Responsive Navigation for 73+ Languages

We just launched a significant update to LDS.org, the main site I am responsible for where I work. There were two main parts to this release. First, a new header that was supposed to be a style update, but ended up being a complete rewrite. Second, applying a similar style to the content portions of the site. The actual coding for this release has been about 2.5 months in the making. Probably 2 months on the header and half a month on the content portions.

I may write up something on the second part another day, but this post is about the first part… the updated header. Hopefully you will understand how about 150px of vertical real estate took me around 2 months to complete.

A Little History

If you want to get to the meat of the article, skip down to the “Make It Fit” section (can’t find a way to “deep link” on Medium). Otherwise, suffer through a little history of what got us here.

Old version of the header at 1040px

This started off as design refresh of the header (old version above). LDS.org is going to be changing in significant ways over the coming months and years, and this was one of the first steps. As I looked down through the other steps that are coming I realized that the menu was going to be changing a lot. The current system didn’t really facilitate those changes, so we decided to start from scratch with both the code in the browser as well as the system that is used to manage all the links.

New version of the header at 1040px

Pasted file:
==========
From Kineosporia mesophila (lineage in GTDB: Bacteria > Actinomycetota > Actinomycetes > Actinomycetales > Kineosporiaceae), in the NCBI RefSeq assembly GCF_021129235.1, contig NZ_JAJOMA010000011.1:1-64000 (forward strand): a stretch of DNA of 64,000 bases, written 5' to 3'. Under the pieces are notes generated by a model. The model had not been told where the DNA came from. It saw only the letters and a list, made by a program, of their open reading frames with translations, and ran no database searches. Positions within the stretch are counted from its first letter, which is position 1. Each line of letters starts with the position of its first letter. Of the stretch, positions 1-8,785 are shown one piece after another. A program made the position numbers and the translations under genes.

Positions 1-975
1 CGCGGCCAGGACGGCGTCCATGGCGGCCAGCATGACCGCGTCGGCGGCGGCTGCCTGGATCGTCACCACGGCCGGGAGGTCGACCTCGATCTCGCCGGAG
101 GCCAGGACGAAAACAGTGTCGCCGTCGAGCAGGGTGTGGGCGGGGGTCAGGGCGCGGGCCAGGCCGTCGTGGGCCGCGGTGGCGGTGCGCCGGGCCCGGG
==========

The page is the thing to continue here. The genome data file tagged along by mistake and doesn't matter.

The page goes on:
The header was rewritten from a set of fixed menus, with fixed sub-menus to a system that is much more robust, allowing menus to be added, removed and changed as needed as we work through the future site changes. Now you would think this would be something that would be built into any navigation system, but we previously had 5 top level and 54 sub level pieces of navigation. This has grown to 6 top level and 56 sub level as of this release, and will continue to change (some getting bigger, some getting smaller) over time. This is not your average navigation system.

Our content team will now be able to add, remove or change top level menus and sub menu items as needed without development involvement. Building a system prepared for them to do all that is pretty tricky. Getting all of that to be responsive is even trickier. I don’t know when an additional top level item will be added or changed that could require the design to wrap to a tablet or mobile look sooner. Yes, I know “mobile first,” and I know not to specifically design for mobile or tablet… but those are good general descriptions, you get the idea. Oh, I forgot one other teeny, tiny thing that we accommodate that most sites in the world don’t. We currently support 73 languages.

73 Languages

Yes, you read that correctly. We support 73 languages for the navigation as of this writing, and are regularly working to add more. There are 105 listed on the linked language page above, but we don’t have the navigation available for all of them since they have so little content translated.